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Can Health Coaches offer Nutrition Advice?

Health coaches have a role in providing information and education, however our focus is on providing the right information at the right time, based on an understanding of what the client already knows and when they give us permission to share it.


Ensuring what we provide is relevant and tailored to our client needs helps to prevent us from overwhelming our clients, and helps them move through the stages of change.



Providing nutrition and Dietary advice may include:

  • Providing clients with quality diet and nutrition information

  • that is evidence based

  • aligned with/based on Australian Dietary Guidelines

  • distilled to client needs

  • Providing referrals to health care professionals, where required

  • Engaging in continuing professional development

Client’s may choose nutrition as their focus for many reasons

We know nutrition is playing a role for our clients when they indicate that it is a priority area to work on. A client may be working towards a health goal such as improved energy levels, or a fitness goal and they would like to improve their diet to help them reach it. They may want to work on their diet for weight loss, to manage a health condition better, to address a particular concern such as adequate nutrients for pregnancy or vegan/vegetarian diet, or just to improve their health and feel better.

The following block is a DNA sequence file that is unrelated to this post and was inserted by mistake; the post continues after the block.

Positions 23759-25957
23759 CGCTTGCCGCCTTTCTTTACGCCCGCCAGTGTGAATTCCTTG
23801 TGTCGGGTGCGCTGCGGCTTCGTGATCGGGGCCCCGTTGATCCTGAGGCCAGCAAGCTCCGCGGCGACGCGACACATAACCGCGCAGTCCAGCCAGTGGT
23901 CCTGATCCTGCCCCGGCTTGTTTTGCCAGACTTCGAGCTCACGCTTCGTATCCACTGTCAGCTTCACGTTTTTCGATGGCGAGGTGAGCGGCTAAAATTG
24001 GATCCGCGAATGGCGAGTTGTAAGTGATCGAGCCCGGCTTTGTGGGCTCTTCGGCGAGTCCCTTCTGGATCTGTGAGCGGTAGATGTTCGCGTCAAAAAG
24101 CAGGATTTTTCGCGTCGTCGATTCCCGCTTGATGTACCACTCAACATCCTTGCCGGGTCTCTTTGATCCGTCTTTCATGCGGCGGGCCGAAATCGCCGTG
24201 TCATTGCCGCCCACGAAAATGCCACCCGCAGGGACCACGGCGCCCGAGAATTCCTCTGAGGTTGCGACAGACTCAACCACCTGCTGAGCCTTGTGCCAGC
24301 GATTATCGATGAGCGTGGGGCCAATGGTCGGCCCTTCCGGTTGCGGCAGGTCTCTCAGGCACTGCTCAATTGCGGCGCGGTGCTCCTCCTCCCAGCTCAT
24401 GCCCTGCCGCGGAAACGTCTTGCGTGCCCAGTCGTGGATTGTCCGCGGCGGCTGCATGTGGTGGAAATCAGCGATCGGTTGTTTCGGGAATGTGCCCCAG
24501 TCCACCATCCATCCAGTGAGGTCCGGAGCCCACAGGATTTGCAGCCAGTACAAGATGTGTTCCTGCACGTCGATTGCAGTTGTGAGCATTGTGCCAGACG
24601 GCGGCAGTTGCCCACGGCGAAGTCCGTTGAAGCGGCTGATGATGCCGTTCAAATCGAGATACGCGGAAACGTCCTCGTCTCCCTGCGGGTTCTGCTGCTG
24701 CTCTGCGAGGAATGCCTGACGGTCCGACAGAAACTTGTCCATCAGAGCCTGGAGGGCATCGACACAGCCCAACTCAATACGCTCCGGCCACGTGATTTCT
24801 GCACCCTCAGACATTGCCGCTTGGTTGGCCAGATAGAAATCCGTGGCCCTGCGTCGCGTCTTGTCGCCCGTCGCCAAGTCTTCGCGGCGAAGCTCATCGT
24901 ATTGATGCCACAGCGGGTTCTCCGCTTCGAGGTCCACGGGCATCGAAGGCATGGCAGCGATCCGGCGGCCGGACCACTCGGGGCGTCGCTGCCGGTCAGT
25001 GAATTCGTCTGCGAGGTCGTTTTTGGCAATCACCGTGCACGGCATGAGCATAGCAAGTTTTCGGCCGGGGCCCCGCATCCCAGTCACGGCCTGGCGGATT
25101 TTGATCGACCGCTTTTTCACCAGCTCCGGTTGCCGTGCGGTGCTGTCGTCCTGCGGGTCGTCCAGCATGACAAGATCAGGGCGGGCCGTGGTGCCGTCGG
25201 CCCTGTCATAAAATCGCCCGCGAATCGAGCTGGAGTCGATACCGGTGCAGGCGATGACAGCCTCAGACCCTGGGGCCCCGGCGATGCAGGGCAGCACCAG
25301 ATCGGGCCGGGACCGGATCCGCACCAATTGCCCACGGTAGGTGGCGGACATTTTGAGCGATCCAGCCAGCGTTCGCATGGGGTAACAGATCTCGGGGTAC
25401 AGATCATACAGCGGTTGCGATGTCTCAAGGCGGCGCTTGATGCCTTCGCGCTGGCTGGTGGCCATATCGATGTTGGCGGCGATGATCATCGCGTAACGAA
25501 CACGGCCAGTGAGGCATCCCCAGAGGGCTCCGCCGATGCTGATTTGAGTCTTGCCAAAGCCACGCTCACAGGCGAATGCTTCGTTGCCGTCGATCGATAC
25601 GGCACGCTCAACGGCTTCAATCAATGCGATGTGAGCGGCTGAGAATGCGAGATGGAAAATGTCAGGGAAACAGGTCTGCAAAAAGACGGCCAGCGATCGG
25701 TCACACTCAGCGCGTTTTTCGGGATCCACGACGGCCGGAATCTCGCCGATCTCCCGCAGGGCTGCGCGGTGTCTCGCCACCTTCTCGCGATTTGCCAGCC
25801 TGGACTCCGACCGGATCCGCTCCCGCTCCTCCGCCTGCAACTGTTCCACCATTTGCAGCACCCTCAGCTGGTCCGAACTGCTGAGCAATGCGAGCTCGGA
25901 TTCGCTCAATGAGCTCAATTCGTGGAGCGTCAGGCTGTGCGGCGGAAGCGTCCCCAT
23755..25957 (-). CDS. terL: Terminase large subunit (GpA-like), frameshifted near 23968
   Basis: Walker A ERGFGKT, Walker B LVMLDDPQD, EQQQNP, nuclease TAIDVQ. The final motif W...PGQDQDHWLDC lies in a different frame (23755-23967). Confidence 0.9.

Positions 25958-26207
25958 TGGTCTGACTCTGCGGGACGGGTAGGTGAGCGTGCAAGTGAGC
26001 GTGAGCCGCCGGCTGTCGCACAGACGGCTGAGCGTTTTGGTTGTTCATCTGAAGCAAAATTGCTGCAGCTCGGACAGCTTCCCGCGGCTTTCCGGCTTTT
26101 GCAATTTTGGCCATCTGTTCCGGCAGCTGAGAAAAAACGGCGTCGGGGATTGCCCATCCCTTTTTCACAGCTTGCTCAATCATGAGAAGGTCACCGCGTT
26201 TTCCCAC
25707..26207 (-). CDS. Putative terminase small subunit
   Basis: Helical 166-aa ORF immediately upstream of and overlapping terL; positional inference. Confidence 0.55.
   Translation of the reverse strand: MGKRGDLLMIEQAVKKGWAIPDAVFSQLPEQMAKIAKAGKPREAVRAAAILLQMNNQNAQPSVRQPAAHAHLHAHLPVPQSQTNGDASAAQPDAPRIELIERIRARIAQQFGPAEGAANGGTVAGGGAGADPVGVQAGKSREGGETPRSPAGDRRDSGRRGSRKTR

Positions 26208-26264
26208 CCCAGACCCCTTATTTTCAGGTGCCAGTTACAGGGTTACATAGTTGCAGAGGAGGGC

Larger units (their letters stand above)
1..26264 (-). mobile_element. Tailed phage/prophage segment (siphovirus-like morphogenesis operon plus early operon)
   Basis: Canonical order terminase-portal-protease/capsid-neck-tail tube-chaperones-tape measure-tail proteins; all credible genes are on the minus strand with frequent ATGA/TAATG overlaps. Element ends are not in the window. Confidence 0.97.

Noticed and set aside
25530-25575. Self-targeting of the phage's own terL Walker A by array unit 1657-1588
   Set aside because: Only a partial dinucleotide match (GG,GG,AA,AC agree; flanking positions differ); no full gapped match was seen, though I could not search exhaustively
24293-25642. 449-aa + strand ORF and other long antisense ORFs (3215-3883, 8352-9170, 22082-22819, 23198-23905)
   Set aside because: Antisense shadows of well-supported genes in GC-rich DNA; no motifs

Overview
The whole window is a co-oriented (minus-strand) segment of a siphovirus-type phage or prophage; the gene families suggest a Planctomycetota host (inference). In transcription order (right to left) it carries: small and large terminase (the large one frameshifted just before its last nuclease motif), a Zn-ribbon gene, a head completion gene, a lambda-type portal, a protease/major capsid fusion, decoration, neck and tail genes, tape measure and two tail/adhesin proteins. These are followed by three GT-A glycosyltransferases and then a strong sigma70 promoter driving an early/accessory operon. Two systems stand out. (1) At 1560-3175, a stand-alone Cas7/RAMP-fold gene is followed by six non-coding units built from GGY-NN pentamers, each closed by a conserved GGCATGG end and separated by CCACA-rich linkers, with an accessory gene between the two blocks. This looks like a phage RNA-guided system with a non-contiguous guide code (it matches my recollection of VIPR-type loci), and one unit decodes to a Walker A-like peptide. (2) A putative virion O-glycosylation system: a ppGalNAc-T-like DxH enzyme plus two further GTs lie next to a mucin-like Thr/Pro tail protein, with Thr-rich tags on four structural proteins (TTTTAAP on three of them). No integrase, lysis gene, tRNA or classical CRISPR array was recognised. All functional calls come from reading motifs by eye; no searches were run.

Evidence Based Guidelines

Health Coaches have a responsibility to ensure that all promotion and communication of a healthy diet and nutrition to clients is based on evidence based, national guidelines.

Depending on the client needs, health coaches can use a variety of resources based on the Australian Dietary Guidelines to guide clients, create awareness by evaluating their habits, and help them to set strategies to meet their specific goals.

These include:

  • Using the food group plate - to assess the proportion of food groups consumed

  • Using a food diary to assess how many serves of the food groups are consumed

  • Comparing portion size to serve size in the ADG

  • Identifying discretionary foods

  • Calculating energy requirements

  • Adapting sample meal plans or planning diets using 5 food group serves

Sharing credible nutrition information sources

A key role of a health coach is to filter through the wealth of credible nutrition information available, in order to provide your clients with information that is relevant and specific to their needs.

Some resources that you know you can trust include:


Eat for Health https://www.eatforhealth.gov.au

Nutrition Australia http://www.nutritionaustralia.org/

Dietitians Australia (DA) . https://dietitiansaustralia.org.au

Sports Dietitians Australia (SDA). https://www.sportsdietitians.com.au/factsheets/

Cancer council. https://www.cancer.org.au/

Heart Foundation . https://www.heartfoundation.org.au/

Diabetes Australia . https://www.diabetesaustralia.com.au/

Live lighter . https://livelighter.com.au/Tools-and-Resources/Meal-Plans/

Better health Channel . https://www.betterhealth.vic.gov.au

Make Healthy Normal NSWhttps://www.makehealthynormal.nsw.gov.au/

Healthy WA http://healthywa.wa.gov.au/Articles/F_I/Healthy-eating

Healthier Queensland . http://www.healthier.qld.gov.au/colour-recipe-wheel

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